I was recently at a restaurant and spotted a very authentic diet plate on the menu! Didn’t order it, but having read this article I was very excited. 🙂 Luckily in the age of the Internet, even a rather out of the way diner has its menu online if you’d like to see: https://www.zomato.com/indianapolis/just-judys-indianapolis/menu#tabtop
Yep, a hardy survivor!
Interestingly, that kind of “diet plate” consisting of a beef patty, cottage cheese, salad, and possibly tomatoes or other fruit, was very similar to what bodybuilders of the 1940s and 50s such as Steve Reeves listed as their usual fare… a goodly amount of protein for muscle maintenance, but quite low in carbohydrates.
Interesting — and the classic diet plate was often criticized for just what body builders sought: having too much protein.
Your top picture made me laugh. There is a restaurant here in Ottawa, called The Carlingwood Family Restaurant. It has been around for over 50 years. I’m 38 now, and I can remember going there when I was 5 or 6. They had the best milkshakes. Anyway, they have a meal called “The Calorie Watcher” – it’s a quarter pound of ground beef, served with a fresh garden salad and cottage cheese.
However, even with that, the food here is very good. In fact, I always have breakfast here before I go to my doctor’s appointments. So yummy!
Really Awesome ! I learnt a lot.
Really important to watch our DIET. Awesome!
Very interesting and informative post – great read!
My favorite argument is that dieting destroys art. Definitely gonna use that one with some of my hipster friends.
I love looking at old restaurant menus and am always pleased when I see the mid-century diet plate, which I remember from my childhood when my mother would order it. It doesn’t seem that bad to me, especially if the hamburger were properly cooked and the tomato was decent and perhaps with fresh fruit instead of the canned. It’s filling and would give you a good boost of protein with some fat, and it’s fairly low in carbs and probably comes in low on the calorie count. Those 1950s people weren’t so dumb.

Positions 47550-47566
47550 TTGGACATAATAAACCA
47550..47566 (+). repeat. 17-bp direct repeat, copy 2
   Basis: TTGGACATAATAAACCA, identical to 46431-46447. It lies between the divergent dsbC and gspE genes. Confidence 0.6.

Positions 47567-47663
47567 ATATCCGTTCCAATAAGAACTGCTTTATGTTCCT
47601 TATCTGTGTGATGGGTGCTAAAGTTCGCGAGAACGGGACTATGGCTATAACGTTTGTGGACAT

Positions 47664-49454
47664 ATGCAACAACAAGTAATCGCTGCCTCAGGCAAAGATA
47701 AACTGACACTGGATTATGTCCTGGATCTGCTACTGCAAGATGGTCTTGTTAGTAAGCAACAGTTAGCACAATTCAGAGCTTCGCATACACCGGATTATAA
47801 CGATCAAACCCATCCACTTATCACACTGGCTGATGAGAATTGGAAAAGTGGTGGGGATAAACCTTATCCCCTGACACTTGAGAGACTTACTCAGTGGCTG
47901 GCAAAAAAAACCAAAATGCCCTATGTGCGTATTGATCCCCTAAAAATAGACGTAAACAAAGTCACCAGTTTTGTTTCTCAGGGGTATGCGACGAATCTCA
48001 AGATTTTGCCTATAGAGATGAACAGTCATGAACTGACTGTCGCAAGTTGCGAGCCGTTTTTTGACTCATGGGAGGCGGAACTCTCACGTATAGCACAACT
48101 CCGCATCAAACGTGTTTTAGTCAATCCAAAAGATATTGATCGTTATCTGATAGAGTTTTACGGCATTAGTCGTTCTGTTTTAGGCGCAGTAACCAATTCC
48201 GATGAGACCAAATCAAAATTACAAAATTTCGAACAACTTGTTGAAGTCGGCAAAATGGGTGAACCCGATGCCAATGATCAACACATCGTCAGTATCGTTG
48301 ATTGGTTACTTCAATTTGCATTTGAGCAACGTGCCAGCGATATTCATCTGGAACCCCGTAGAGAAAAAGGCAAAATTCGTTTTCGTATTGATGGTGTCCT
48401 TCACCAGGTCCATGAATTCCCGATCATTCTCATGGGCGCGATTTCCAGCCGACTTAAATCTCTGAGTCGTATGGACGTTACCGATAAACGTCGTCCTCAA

Seems odd today but the classic diet plate was often faulted for having too much protein.
That beef patty and cottage cheese ARE proteins. Is that bad? If you’re interested in food and how it affects people, I suggest reading “Eat Right 4 your Type” It has an interesting concept. It separates people by their blood type (one of the 4). Why? Because people from various areas of the world tend to have the same blood types.
I won’t got into the entire premise of the book, but tells us why some people, even siblings can eat something that packs on the pounds and others easy lose weight on the same diet. Basically some people can eat a protein heavy meal and easily lose weight by cutting out the carbs, while others can eat carbs and little meat and maintain their weight.
I used to work with a Vietnamese man, he’d bring in his good sized portion of rice with tiny bits of meat and stay thin. If I on the other hand, ate as much rice as he did would balloon into a cow. Me, with my type O blood, should have been eating the cow, and tossing that rice to the birds. We also worked with an Indian woman, whose several close family members died from heart attacks, even tho they all ate very low fat meals. It’s an interesting view, even if it’s not entirely accepted by the powers that be.
The point is that we’re all different, what’s good for one person may not be for another.
Fascinating post! Thanks!